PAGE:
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SV and area businesses adjust to new mask rules

By JAYMIE L. WHITE Special to The Appalachian

STEPHENVILLE – On Tuesday, Aug. 10, the provincial government of Newfoundland and Labrador lifted its mask mandate for the first time in almost a year.

Wearing a non-medical face mask is no longer required in public indoor spaces for those age five and older, but it is still recommended, especially when it is hard to maintain proper social distancing.

Included in the lifted mask mandate are indoor spaces such as gyms, restaurants, retail stores, and personal care businesses such as hair salons and tattoo parlors. Even though the mask mandate has been lifted, many businesses are choosing to continue their mask policies.

Debbie’s Video Shoppe will keep the mask policy in place, as multiple employees are immunocompromised.

“We are continuing with masks for a while. My working partner and I are both compromised, so we are going to try it for a while and just see. People have asked us these past couple of days, ‘Do you want us to wear our mask?’ and we say yes,” said owner Debbie Wilton. “Everybody has been pretty good with wearing masks in my shop.”

Wilton got used to wearing a mask every day in her personal life, so it is second nature for her to wear it. Now she sees continuing to wear a mask as a way to keep herself and those around her as safe as possible.

“Keeping the mask on is important for protection. I even sell masks here,” said Wilton. “My husband was really sick, and I dressed and put on a mask every day. It is common and normal for me. They tell us it is up to our own discretion to wear them or not and I’m good with that.”

Small businesses aren’t the only ones continuing with the mask policies.

Western Health made an announcement on Monday, Aug. 9 that masks will still be required in all of their health care facilities, personal care homes and long-term care homes. They also strongly encourage wearing masks and practicing proper hand hygiene to protect yourself.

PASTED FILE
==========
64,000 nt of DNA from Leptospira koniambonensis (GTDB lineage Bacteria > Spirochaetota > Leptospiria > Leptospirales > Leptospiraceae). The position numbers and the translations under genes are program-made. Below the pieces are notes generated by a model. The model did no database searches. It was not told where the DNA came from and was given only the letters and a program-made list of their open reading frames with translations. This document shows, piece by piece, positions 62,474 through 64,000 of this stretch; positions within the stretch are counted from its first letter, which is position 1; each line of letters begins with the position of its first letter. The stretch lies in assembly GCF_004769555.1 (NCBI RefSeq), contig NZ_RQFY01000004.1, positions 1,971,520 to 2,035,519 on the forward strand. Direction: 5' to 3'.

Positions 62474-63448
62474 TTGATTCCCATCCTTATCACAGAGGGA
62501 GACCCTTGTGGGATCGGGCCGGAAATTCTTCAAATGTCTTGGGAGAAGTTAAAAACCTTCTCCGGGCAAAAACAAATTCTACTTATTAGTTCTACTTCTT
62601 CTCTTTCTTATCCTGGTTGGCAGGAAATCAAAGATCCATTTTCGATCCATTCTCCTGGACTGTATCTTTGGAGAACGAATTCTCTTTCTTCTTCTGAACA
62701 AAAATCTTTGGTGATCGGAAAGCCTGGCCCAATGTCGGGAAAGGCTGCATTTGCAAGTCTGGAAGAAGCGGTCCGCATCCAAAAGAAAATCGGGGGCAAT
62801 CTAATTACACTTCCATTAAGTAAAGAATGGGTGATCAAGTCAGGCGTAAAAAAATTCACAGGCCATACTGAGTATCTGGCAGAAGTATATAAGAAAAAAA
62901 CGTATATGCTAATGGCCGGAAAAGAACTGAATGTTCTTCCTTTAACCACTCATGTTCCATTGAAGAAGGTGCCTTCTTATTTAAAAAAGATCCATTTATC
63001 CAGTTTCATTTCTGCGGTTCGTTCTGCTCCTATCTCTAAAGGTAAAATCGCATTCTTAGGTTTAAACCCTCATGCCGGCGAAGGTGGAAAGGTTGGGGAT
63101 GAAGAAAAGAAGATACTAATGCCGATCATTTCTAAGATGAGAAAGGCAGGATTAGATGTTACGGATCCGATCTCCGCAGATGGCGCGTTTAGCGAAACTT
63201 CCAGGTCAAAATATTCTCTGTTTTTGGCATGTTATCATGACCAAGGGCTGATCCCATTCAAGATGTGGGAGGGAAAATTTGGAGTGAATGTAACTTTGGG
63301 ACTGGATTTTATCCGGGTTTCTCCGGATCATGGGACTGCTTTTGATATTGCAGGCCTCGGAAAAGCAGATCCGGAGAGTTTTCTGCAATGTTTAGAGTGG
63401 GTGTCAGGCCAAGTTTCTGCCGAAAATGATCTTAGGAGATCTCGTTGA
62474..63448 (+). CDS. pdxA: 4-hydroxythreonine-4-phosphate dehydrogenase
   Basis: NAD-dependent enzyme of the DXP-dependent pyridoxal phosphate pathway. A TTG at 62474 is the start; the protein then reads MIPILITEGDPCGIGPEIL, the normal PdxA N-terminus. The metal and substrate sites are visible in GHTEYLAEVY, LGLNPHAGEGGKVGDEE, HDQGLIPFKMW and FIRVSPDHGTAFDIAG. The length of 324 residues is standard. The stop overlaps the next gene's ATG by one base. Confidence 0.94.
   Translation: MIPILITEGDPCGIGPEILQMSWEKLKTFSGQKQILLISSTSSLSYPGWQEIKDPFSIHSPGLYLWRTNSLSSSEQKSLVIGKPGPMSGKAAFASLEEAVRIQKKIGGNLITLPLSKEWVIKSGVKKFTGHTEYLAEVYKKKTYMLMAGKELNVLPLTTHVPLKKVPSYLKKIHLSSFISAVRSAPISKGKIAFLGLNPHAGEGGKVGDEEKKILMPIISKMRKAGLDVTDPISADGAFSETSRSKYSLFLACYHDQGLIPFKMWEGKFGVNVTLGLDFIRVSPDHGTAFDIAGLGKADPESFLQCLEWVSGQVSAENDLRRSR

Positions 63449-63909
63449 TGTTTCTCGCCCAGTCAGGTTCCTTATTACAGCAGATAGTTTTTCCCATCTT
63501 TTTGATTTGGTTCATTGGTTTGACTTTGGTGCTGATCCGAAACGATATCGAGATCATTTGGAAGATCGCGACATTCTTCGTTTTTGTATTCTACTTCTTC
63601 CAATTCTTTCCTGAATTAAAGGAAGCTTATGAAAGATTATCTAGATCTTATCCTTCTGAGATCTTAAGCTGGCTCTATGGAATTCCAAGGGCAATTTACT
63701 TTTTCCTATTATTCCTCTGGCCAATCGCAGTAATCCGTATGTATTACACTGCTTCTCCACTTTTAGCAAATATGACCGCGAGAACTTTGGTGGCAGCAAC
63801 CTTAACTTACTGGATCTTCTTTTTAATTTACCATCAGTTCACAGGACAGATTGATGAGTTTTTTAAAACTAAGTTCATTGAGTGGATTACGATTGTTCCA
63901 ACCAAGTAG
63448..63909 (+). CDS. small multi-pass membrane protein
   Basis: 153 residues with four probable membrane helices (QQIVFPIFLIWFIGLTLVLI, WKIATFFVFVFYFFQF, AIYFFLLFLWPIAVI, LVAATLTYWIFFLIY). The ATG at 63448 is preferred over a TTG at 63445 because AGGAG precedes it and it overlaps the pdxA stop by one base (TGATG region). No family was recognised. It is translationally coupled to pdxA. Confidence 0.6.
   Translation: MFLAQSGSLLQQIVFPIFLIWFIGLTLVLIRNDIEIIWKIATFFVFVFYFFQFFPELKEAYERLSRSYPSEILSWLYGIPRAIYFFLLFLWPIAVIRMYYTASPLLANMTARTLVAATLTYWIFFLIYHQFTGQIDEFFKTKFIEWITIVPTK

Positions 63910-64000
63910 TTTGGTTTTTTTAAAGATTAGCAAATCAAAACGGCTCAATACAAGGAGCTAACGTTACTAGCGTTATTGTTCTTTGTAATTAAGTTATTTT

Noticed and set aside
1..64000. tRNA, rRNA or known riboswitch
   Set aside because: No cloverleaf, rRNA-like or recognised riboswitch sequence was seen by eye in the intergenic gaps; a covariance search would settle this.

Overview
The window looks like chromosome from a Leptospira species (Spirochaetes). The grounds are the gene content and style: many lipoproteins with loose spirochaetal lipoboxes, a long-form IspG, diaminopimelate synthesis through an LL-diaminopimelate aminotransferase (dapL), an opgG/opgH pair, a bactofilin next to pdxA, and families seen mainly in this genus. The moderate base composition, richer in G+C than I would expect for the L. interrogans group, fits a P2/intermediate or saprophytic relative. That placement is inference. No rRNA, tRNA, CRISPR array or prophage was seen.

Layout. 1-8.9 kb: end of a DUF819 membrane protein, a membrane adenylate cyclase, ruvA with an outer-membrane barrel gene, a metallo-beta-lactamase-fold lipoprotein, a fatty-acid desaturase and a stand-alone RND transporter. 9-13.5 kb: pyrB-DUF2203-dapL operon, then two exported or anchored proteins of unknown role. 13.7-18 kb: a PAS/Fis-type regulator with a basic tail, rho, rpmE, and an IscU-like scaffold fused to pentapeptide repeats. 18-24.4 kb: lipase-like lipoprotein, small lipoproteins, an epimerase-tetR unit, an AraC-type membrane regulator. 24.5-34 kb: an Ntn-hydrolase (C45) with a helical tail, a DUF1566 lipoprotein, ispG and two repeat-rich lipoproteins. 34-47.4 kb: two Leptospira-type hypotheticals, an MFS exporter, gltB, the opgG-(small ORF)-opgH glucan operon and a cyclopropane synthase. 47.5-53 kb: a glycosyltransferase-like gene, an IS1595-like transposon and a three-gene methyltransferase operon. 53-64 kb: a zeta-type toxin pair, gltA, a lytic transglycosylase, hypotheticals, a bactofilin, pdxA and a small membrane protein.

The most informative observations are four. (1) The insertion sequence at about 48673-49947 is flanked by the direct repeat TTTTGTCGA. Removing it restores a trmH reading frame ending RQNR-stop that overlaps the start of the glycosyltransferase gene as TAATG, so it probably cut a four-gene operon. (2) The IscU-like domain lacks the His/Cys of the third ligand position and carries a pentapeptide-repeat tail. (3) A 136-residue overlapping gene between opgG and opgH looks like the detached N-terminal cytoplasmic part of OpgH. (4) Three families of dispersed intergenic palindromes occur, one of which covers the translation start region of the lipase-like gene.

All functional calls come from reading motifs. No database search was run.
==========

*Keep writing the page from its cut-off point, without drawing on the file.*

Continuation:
Crystal Aucoin, stylist and owner of The Hair Room, believes lifting the mandate will provide more comfort to her clients when they are visiting her business.

“Since the mandate has been lifted, I know people will breathe much easier and feel more comfortable while visiting my establishment,” said Aucoin. “It is now a personal preference if they choose to wear a mask rather than being told they have to.”

Aucoin sees this as an opportunity to get back to ‘normal’ but thinks that cleanliness and sanitation still need to be a top priority.

“I think it is important that life returns to an improved version of normal and I believe in the freedom of choice in regard to masks. With a high percentage of our population double vaccinated, masks will not be required in my business, but I will still maintain the extra level of sanitization that has been implemented since reopening in 2020,” said Aucoin.

She also said her business felt the pressure from COVID, but she was lucky enough to have a well-established clientele that were waiting for her when she reopened, regardless of a mask mandate.

“The closure in March 2020 hurt many businesses and mine was no exception,” said Aucoin. “Since I have been a stylist for almost 17 years, my clientele was ready and waiting as soon as I was allowed to reopen, and I don’t think masks or anything else would have kept them away after three months of being closed.”

The Town of Stephenville plans to follow the province’s lead in removing the mask mandate from their offices as well. Mayor Tom Rose said the province is in good shape now because of the mandate and the provincial leadership shown throughout the pandemic.

“I haven’t discussed this with management yet, but my recommendation is that the masks are coming off because it was the provincial directive,” said Rose. “We have followed their directive up to this point, and because of the great leadership during this pandemic from government and the health authorities, we are in good shape in this province. I think we have done very well in this province, in this town, and in this country.”

Rose said increasing vaccinations will be a pivotal step forward to help our community return to normal.

“We have over 80 per cent that have the single vaccination and over 60 per cent that have the second vaccination,” said Rose. “We really need to be over 80% because it’s going to be beneficial to our society and we can get back to our new normal.”

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